Barrister who obeyed LeO two hours before tribunal spared suspension

Complaints: No reason barrister could not have paid earlier

A barrister who complied with an order from the Legal Ombudsman (LeO) to pay compensation to a client only two hours before appearing at a Bar disciplinary tribunal has been fined £2,000.

The tribunal said it was “appalled” by Ian Wheaton’s behaviour in respect of two clients. The compensation he paid “at the eleventh hour” had been outstanding for 18 months in the one case, 12 months in the other.

Mr Wheaton told the tribunal on 1 August 2019 that two hours before it was due to sit, at 7.28am, he had made an electronic transfer of £350 to the first former client, Mr N. He showed counsel for the Bar Standards Board (BSB) a screenshot as evidence of the transaction.

The barrister said that the previous day he had sent a postal order for £800 to the second former client, Ms K.

The tribunal noted that Mr Wheaton earned £5,000 per month in disposable fee income and “could always have made the payments”.

The tribunal said: “If Mr Wheaton had wanted to comply, he could have done so. The means of payment used by Mr Wheaton in the last 48 hours could have been used a long time ago.

“To say that the payments were made at the eleventh hour was an understatement.”

The tribunal described this behaviour as “poor and shoddy conduct” for a barrister of Mr Wheaton’s seniority.

The tribunal heard that Mr Wheaton, based at No.18 Chambers in Southampton, accepted direct access instructions from Mr N in January 2017 to assist in private family proceedings. Mr N wanted to appeal a decision, and an appeal was submitted the following month, but rejected.

Mr N complained that Mr Wheaton had “failed to do as instructed on time”. LeO found poor service and ordered the barrister to pay £350 to Mr N in compensation. Payment was due by 23 January 2018.

The tribunal heard that the case of Ms K ran “in parallel”. Mr Wheaton was instructed to draft amended particulars of claim for a case in the High Court worth around £125,000. After determination of an application to amend, Ms K complained.

“She said she had been charged for a two-hour conference, but it only lasted 15 minutes.”

LeO said Mr Wheaton agreed to pay £500 compensation by 23 January 2018. After Mr Wheaton failed to pay on time, Leo increased the compensation to £600 in a final decision made on 18 June 2018.

At an interim disciplinary hearing in June this year, which Mr Wheaton did not attend, he was found to have committed six offences, three for each former client.

The offences were behaving in a way likely to diminish public trust and confidence, failing to be open and co-operative with regulators and failing to run his practice competently to achieve compliance with legal and regulatory obligations.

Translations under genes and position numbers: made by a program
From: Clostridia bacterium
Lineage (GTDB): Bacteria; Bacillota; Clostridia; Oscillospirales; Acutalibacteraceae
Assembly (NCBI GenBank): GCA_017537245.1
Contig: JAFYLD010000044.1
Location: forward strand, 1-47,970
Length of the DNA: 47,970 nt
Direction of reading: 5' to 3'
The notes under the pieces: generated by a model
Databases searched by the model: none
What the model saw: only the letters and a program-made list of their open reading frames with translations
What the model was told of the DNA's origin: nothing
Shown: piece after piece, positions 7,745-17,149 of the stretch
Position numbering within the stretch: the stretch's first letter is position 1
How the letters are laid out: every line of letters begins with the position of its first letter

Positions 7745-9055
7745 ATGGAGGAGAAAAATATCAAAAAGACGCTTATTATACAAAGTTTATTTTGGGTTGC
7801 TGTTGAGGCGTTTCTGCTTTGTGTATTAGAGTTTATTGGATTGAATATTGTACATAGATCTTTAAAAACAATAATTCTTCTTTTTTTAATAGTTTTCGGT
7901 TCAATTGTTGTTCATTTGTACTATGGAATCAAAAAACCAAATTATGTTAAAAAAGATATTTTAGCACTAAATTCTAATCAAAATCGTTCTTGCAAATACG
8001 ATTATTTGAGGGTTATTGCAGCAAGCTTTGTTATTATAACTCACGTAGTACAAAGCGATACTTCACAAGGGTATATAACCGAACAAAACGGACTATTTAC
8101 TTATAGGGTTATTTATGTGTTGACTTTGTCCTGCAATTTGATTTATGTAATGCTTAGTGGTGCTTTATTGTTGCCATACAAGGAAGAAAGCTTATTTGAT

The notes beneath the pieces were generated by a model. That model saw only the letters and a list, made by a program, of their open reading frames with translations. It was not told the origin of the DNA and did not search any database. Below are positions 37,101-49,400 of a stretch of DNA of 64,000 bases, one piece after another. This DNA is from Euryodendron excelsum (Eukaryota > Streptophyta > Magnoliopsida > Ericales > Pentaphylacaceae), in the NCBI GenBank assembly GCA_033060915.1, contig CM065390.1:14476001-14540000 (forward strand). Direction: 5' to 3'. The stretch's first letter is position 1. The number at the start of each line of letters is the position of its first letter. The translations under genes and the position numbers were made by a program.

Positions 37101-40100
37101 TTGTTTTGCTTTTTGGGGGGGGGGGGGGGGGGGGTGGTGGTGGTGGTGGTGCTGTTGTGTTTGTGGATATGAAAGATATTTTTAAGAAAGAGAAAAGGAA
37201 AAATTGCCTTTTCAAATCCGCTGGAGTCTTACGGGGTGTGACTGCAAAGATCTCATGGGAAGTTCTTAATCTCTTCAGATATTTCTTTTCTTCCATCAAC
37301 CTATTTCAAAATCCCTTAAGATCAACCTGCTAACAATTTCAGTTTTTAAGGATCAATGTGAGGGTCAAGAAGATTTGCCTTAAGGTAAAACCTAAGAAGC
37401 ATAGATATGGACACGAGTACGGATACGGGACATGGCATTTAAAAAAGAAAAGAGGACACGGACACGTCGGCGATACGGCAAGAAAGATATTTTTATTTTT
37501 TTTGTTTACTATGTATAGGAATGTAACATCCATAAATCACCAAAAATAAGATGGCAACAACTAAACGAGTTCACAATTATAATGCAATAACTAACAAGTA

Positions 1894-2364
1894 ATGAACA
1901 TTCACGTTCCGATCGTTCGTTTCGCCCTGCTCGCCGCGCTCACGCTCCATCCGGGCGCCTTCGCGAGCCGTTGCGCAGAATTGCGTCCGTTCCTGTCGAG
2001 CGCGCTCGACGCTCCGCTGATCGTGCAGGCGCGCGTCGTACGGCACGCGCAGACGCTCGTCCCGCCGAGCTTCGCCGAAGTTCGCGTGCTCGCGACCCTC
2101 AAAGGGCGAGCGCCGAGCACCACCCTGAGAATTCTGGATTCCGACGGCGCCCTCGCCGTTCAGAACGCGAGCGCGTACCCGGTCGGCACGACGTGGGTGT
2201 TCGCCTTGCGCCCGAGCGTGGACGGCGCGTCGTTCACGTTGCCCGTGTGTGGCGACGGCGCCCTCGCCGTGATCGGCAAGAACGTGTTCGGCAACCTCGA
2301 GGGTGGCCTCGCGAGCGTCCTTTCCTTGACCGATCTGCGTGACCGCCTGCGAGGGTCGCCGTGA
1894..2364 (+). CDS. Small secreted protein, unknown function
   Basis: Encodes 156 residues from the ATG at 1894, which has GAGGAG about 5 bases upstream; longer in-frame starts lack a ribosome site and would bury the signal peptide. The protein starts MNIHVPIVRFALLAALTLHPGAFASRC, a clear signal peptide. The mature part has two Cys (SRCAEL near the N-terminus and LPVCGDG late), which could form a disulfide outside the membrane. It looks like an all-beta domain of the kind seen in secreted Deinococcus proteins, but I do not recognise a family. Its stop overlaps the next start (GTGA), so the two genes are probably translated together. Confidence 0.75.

However, the tribunal said it wished him to be present to hear the submissions of the BSB on sanction as one option for the tribunal, which took a “dim view of Mr Wheaton’s poor conduct”, was suspension.

The tribunal agreed in June that the hearing on sanction should be adjourned and warned: “It would do Mr Wheaton well to ensure that payments were made before the sanctions hearing.”

At his final hearing last week, the tribunal said the facts of the case “commended themselves” to a suspension.

“Mr Wheaton’s behaviour and appalling disregard for the directions of the Legal Ombudsman suggested a behaviour that the tribunal would not expect of a member of the Bar. Mr Wheaton admitted that his conduct did not look good.”

However, the tribunal referred to guidance on sanctions which stated that when “compliance has been achieved by the date of the tribunal, the starting point should be a low level fine combined with a reprimand/advice as to future conduct”.

While it could be argued that the relevant date was the date of the first tribunal in June 2019, the tribunal said it would not take that view. Mr Wheaton was reprimanded and fined £1,000 and for each former client.

Leave a Comment

By clicking Submit you consent to Legal Futures storing your personal data and confirm you have read our Privacy Policy and section 5 of our Terms & Conditions which deals with user-generated content. All comments will be moderated before posting.

Required fields are marked *
Email address will not be published.

This site uses Akismet to reduce spam. Learn how your comment data is processed.


Legal project management – a mindset lawyers can easily apply

Where budgets are tight, lawyers will be considering what’s in their existing arsenal to still improve productivity. One effective, accessible and cheap tool is legal project management.

How a good customer journey can put your business on the map

Good customer service should be a priority for any business and, if you want to stay ahead of the competition, something that’s constantly under review.

The CAT’s welcome boost for the funding industry

There was welcome guidance from the Competition Appeal Tribunal this week for funded cases looking for certainty following PACCAR, with the renegotiated Sony litigation funding agreement upheld as lawful.

Loading animation